The Getting Of Wisdom
Marc Almond/Mike Hedges | Mike Hedges, Marc Almond
Collectively 'The Voice Squad'. Hedges reveals how he produces a man whose voice and ideas did so much to change the direction of popular electronic music.
Tony Reed talks to Marc Almond and the man who's harnessed his voice, Mike Hedges
Two things struck me when Marc Almond entered the room: his almost painful frailty; and the size of his nose. Fortunately, it's not the only big thing about him. He's also the possessor of A Voice, a marvellous, magical rollercoaster of a voice that can lift you up or put you down, whirl you through high camp, or plunge you into low, low tragedy - and all in the space of a bar.
(An aside, later, over tea: "A good voice can sing about a piece of shit- and make it sound interesting. That's the magic of a voice.") But his detractors (and there are many), say: 'He hits bum notes! He can't sing at all!' And Marc? Well, he says: "Fuck 'em, I really like a bum note now and then... so many people go for perfection these days, and end up sounding so sterile and plastic and devoid of anything - wallpaper music. You might just as well work in an office."
And yet, and yet... was it only four years ago that an unknown northern disco queen came out of the wilderness to reinstate a little human warmth in the glittering, empty Winter Palace of Electro Pop? Even now that first obsessive beat of collaborator Dave Ball's black-heart bop blares out in clubs - and bedsits - the length and breadth of Britain.
But, back then, Soft Cell's Tainted Love meant even more - it was a clarion call, a turning point. It might not be going too far to suggest that, had Soft Cell not happened, then the aching electro soul of an act like Bronski Beat might never have occurred either. Electronic music might still be the expensive, exclusive domain of a very few, very clever people. Which would be a pity.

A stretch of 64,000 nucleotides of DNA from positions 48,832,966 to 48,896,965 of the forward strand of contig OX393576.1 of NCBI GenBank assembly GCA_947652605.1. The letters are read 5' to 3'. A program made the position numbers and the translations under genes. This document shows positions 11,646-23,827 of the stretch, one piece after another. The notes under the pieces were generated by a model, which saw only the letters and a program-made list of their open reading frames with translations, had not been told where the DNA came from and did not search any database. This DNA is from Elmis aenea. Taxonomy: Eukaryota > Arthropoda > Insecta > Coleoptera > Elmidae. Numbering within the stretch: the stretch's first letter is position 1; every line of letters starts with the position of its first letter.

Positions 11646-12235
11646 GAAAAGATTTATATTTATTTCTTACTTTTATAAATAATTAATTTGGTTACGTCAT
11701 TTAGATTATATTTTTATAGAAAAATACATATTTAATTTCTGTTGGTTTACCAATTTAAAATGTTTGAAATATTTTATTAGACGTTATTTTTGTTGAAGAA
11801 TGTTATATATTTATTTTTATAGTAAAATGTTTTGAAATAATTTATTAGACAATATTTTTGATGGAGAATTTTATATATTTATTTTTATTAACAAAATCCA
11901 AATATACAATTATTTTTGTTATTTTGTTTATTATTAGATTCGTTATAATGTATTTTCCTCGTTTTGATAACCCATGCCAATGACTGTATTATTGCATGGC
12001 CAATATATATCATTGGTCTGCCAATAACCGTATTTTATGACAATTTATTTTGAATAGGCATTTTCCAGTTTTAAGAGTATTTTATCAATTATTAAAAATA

Times - and artists - change though. Despite a string of hit singles: Bedsit Land, Say Hello Wave Goodbye, Numbers; and in response to his growing artistic confidence (perhaps, too, in response to the massive personal pressures commercial success inevitably engenders), Marc began to explore other avenues of music. A free-floating pool of musicians was created, drawn from personal friends and from an early contact made with two music college students (Ginni Hewes and Anne Stephenson). The close musical relationship that soon developed with pianist Annie Hogan (who takes his hummed fragments and turns them into tunes) encouraged Marc and the newly-created Mambas to begin to experiment with largely acoustic arrangements:
"It wasn't that I was fed up with electronic music, just that I'd reached a point where I felt I had to move on."
Intended originally to run in parallel with Soft Cell's activities, it soon became apparent that the Mambas were becoming Marc's key interest. In the confusion surrounding Soft Cell's eventual demise, and his own well-publicised 'retirement', the support of the friends he had made in the new group was invaluable: "Anyone I work with has to be a friend first, and a musician, producer, whatever, second. I couldn't work with them otherwise. I need them to trust me - and I have to trust them."